Veggies anyone? A busstop garden in the CBD
eco-building incorporates solar electricity, rainwater harvesting, solar geysers, worm farms, a recycling project, a seedling nursery, an indigenous succulent garden and nine food tunnels producing food for the needy within the zone. The rooftop garden, which only three months ago was an empty urban space, has seen the return of numerous species of birds, butterflies, as well as bees. The 1300m2 rooftop garden utilises numerous recycled products, from old tyres to build the gardens, between the eThekwini Municipality and Drake & Scull. The projects release to the public has coincided with COP17, but will continue for years to come, and the public are encouraged to come and visit the rooftop, eco-building, and parks & streets within the zone by organising a free tour through the Priority Zone anytime. Until 15th December 2011, the RePurpose exhibit will be hosted at the Priority Zone ecobuilding, incorporating four exhibits looking at repurposing urban space and buildings with a focus on architectural aspects. Rooftop and Zone tours will be running, while a film festival showcasing relevant films will take place every evening. Drinks and snacks are available. rebuilt shipping pallets for the walkways, cut drums for the herb garden, and benches made from recycled plastic. The Priority Zone project has been in place for nearly two years, with the hope that its success will allow for the expansion of the zone, as well as showing other municipalities what can be done with a public/private partnership such as this one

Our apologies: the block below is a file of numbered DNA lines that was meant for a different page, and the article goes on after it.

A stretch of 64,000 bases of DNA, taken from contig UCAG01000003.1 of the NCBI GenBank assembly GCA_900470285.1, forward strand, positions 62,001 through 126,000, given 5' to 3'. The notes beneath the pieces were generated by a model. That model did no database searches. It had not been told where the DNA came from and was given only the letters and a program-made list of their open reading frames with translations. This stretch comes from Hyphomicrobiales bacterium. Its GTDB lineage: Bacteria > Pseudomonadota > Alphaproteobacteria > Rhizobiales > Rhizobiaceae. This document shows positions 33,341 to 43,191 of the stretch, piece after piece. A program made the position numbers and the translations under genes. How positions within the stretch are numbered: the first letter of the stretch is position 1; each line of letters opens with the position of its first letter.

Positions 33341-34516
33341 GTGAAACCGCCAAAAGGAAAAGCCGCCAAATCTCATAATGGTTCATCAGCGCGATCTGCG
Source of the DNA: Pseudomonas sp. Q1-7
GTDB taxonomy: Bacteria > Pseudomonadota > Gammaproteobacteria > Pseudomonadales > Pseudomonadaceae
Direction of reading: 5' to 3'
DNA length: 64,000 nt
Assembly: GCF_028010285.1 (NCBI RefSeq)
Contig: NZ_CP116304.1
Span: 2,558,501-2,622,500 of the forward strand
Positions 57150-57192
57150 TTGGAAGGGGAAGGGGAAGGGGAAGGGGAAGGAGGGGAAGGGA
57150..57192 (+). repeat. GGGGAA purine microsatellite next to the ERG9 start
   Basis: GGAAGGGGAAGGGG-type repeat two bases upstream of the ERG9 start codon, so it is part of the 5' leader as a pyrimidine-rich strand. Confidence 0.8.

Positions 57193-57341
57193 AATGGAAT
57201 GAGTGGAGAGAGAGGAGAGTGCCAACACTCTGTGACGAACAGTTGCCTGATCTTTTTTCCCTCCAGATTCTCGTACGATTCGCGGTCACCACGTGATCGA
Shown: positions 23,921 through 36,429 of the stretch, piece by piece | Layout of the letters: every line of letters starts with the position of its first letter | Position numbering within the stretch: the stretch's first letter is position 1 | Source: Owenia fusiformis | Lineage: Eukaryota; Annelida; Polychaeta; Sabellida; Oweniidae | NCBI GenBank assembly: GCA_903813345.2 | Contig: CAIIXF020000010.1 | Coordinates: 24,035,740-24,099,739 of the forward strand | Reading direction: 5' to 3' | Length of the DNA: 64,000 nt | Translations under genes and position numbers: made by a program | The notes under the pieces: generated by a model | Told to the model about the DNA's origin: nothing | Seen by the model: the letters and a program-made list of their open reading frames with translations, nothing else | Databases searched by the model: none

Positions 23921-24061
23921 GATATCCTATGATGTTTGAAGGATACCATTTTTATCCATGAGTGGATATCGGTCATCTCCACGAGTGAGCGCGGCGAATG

On a rooftop in Durban’s CBD, the editor admires the tunnels on the rooftop garden that forms part of the Re-Purpose exhibition, an initiative of The Priority Zone. Pic: Rogan Ward
Laughter is the best medicine